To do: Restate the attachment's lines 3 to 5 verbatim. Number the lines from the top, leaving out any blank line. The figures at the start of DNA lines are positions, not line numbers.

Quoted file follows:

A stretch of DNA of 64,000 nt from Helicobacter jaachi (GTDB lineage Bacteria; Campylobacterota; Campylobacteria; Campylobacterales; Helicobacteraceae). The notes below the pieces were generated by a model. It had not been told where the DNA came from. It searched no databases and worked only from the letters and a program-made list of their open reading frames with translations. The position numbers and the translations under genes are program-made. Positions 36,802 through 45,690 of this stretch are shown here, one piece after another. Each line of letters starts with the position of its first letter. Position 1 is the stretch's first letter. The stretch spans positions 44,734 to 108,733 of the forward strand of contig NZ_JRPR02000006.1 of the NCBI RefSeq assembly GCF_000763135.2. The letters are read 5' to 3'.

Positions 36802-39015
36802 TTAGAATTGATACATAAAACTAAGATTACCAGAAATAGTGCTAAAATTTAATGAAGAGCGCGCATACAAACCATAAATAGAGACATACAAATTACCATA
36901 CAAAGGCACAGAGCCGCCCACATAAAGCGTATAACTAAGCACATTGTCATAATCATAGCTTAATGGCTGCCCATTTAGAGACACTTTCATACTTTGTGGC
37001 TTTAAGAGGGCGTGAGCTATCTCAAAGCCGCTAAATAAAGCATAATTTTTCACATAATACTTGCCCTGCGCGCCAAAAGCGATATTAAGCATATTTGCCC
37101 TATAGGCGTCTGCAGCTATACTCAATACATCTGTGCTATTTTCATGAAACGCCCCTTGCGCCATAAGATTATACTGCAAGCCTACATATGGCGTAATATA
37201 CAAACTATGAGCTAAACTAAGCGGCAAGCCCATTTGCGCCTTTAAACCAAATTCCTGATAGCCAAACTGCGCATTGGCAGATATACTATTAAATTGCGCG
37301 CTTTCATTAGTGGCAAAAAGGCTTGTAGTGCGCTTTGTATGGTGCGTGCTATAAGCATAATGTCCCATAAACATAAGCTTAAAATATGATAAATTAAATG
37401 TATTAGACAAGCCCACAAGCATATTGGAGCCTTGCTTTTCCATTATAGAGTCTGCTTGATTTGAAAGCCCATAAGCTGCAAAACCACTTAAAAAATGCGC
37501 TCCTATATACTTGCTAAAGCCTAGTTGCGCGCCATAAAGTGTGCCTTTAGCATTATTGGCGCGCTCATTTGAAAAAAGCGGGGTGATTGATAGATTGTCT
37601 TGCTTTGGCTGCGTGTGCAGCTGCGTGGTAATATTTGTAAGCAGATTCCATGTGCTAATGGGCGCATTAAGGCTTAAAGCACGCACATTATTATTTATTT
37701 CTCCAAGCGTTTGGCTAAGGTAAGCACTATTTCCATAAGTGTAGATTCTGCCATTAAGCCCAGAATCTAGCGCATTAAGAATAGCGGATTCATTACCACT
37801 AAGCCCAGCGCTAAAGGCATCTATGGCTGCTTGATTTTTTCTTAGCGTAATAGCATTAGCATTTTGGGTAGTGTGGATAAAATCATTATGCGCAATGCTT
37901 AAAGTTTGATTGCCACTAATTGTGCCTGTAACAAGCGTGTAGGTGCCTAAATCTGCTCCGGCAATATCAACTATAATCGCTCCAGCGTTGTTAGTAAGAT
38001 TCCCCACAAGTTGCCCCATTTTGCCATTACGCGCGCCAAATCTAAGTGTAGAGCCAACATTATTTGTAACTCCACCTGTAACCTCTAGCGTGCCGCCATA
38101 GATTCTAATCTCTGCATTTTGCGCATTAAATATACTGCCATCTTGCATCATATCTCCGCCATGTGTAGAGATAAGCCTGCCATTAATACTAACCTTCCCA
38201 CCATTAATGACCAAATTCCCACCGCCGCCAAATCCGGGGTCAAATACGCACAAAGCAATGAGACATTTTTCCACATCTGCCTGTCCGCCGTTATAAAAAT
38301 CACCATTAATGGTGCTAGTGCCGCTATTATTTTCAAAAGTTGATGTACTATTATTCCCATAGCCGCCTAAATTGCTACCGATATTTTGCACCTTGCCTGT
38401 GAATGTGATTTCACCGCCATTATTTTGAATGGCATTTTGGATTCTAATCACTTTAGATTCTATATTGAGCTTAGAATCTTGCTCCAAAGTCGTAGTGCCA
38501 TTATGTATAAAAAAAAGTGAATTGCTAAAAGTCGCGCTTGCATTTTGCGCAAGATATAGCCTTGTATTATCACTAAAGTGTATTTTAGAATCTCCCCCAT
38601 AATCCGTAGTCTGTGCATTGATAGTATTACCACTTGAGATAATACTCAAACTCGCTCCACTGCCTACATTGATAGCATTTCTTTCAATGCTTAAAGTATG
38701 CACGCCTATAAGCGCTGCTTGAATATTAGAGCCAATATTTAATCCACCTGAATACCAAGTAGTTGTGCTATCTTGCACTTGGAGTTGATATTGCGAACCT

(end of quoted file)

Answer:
36802 TTAGAATTGATACATAAAACTAAGATTACCAGAAATAGTGCTAAAATTTAATGAAGAGCGCGCATACAAACCATAAATAGAGACATACAAATTACCATA
36901 CAAAGGCACAGAGCCGCCCACATAAAGCGTATAACTAAGCACATTGTCATAATCATAGCTTAATGGCTGCCCATTTAGAGACACTTTCATACTTTGTGGC
37001 TTTAAGAGGGCGTGAGCTATCTCAAAGCCGCTAAATAAAGCATAATTTTTCACATAATACTTGCCCTGCGCGCCAAAAGCGATATTAAGCATATTTGCCC